I read the note again. Venice? Why me? Why now?
I wasn’t a very good cook. Sam knew that because I worked on the kitchen staff one summer at a camp he and his wife ran in Austria. But that was during college. A life-
time ago. Sam and Austria and cooking all happened when I was young and naive and had lofty plans for my life. Then I fell in love, and, ignoring advice from friends and family, I spontaneously got married. I had a beautiful daughter and an unwanted divorce all before I was twenty-seven. That was when my life grew small.
Now I was being invited to be part of something outside the small boundaries of my broken, limited life. And in Europe, no less. Was this the unfinished business?
Sam’s invitation stirred something deep within me. I realized that no matter what age we are, a profound sweetness glides over the human spirit when we are included in a small circle by an old friend. It’s a humbling thing to be chosen.
I cried for the first time in a long time, and then I called my sister-in-law. Sue was the friend I chose to take with me to Italy.
She was coming up for air after the worst two years of her life. Because she never had been to Europe, she understandably was hesitant about leaving home, but she finally agreed. We left behind everything familiar about our lives in Dallas when we boarded that airplane and flew to Italy.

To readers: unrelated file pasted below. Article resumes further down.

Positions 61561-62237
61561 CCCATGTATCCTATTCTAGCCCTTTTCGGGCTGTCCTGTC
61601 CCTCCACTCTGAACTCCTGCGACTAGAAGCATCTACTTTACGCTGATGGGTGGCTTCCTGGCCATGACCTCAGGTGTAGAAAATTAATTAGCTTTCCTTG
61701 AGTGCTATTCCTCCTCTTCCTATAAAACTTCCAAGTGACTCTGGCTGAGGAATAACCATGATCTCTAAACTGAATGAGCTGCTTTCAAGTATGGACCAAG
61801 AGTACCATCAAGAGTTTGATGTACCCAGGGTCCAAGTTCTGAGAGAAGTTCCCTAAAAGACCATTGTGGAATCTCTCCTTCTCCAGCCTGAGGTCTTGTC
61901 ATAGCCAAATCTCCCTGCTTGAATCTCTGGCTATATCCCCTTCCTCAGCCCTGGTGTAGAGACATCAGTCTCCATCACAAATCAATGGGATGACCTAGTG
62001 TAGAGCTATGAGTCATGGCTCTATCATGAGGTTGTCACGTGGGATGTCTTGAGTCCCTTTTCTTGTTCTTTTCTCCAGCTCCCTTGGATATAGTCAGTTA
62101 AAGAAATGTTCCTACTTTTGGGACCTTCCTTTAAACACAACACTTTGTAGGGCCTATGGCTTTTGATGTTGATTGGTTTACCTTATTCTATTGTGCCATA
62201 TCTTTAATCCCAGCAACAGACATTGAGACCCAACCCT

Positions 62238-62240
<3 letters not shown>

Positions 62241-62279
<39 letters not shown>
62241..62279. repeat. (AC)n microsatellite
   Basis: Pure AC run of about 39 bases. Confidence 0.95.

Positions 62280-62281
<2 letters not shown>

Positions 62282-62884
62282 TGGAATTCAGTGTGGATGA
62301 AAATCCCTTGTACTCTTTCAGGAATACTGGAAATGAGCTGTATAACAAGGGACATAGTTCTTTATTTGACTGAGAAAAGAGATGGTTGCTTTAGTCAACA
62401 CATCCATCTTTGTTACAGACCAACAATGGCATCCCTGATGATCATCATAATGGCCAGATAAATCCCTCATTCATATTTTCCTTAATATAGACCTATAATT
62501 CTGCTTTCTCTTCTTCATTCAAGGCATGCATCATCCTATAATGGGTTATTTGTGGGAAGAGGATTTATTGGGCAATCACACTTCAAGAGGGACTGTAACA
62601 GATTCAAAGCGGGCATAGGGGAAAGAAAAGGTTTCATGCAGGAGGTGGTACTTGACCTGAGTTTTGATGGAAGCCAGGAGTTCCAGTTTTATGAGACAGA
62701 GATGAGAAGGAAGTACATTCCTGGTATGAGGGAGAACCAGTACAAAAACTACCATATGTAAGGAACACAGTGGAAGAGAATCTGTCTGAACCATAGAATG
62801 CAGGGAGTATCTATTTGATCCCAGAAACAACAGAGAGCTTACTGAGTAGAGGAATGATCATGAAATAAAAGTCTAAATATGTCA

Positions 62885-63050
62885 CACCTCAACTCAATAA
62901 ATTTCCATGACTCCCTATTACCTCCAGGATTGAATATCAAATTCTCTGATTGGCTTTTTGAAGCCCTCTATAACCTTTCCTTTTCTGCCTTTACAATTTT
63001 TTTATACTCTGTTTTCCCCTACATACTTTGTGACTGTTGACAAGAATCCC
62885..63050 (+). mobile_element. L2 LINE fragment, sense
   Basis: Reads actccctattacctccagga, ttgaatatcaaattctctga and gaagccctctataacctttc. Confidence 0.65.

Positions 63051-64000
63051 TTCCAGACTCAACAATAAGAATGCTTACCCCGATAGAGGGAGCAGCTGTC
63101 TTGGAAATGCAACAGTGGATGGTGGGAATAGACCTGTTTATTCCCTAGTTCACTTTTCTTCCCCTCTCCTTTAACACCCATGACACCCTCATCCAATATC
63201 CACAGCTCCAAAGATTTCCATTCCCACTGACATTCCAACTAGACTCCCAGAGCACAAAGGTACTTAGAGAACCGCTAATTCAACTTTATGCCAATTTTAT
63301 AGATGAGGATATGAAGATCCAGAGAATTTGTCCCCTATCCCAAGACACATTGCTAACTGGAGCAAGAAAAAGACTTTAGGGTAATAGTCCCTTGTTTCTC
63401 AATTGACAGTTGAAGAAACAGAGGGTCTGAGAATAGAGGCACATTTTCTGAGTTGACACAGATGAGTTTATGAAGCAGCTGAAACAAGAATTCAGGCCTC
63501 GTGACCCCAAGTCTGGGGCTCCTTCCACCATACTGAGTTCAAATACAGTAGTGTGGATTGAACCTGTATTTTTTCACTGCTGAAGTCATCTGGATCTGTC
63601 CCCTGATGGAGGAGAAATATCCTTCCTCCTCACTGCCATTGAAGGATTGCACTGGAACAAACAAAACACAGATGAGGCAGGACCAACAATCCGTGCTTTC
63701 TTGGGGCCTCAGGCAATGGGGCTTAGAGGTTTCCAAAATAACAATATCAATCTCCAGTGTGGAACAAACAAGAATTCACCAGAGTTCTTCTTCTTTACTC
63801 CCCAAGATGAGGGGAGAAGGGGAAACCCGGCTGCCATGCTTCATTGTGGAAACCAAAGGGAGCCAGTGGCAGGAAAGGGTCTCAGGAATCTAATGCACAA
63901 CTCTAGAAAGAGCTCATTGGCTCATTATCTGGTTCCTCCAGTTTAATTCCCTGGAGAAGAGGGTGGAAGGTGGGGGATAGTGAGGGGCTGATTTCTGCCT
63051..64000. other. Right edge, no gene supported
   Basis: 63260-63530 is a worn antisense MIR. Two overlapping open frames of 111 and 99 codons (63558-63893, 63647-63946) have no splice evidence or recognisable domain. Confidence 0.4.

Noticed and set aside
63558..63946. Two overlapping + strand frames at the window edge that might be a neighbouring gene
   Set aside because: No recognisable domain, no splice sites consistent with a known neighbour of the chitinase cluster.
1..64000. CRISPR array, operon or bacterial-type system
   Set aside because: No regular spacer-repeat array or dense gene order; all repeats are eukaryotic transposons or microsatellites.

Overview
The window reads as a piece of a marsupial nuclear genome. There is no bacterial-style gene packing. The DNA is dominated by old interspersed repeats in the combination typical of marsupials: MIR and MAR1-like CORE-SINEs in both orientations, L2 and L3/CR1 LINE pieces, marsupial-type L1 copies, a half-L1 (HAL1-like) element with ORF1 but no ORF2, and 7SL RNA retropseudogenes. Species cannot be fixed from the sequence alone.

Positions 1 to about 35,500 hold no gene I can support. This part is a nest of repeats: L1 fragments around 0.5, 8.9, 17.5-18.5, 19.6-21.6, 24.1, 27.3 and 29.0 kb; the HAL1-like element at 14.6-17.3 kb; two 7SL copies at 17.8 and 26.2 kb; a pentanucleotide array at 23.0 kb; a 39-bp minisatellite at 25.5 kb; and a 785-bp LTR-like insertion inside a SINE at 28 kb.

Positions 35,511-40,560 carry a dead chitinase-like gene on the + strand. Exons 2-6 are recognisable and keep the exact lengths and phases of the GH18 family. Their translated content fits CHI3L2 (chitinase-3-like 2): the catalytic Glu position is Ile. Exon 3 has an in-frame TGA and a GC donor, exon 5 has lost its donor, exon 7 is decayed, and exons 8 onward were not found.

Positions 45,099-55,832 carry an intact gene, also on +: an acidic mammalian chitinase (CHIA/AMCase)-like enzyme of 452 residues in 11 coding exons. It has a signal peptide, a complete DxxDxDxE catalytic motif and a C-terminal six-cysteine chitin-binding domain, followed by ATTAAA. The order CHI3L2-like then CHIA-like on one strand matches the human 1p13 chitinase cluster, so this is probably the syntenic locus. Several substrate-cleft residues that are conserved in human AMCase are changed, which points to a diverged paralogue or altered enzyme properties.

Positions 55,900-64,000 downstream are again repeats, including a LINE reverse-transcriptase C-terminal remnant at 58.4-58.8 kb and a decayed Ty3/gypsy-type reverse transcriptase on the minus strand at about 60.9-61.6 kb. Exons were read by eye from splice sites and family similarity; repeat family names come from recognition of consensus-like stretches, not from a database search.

Neither of us expected the transformations that began in us during our week in Venice. Our luxurious makeovers started with morning walks to the panetteria, where we bought our daily bread. Our nails were “manicured” by eager pigeons that we fed from open hands at San Marco Square. Instead of cucumber slices over closed eyes, we opened our eyes wide inside the grand, Byzantine churches and drew in the scent of honeyed candles. We meditated on God and life while listening for the echo of footsteps on the ancient tiles.
So much changed inside both of us on that trip. Sue and I look back and refer to that summer as the summer we were ambushed. Neither of us saw the blessings coming. They just came—and kept coming—and bowled us over.
Sue now has a term for what happened in Venice. She says we were “victims of grace.” I like that. Both of us had been victims of a lot of other stuff over the long years. How sweet of God to make us victims of grace when we were old enough to appreciate what that gift cost Him.
Yes, we were transformed in Venice. We both are convinced that what happened to us never would have happened in Dallas. Not that God can’t change a heart and a life in Dallas—or anywhere else—but they don’t have gondolas in Dallas. And for our transformation, we definitely needed a gondola.
Excerpted from Sisterchicks in Gondolas! by Robin Jones Gunn. Copyright © 2006 by Robin Jones Gunn. Excerpted by permission of Multnomah Books, a division of Random House LLC. All rights reserved. No part of this excerpt may be reproduced or reprinted without permission in writing from the publisher.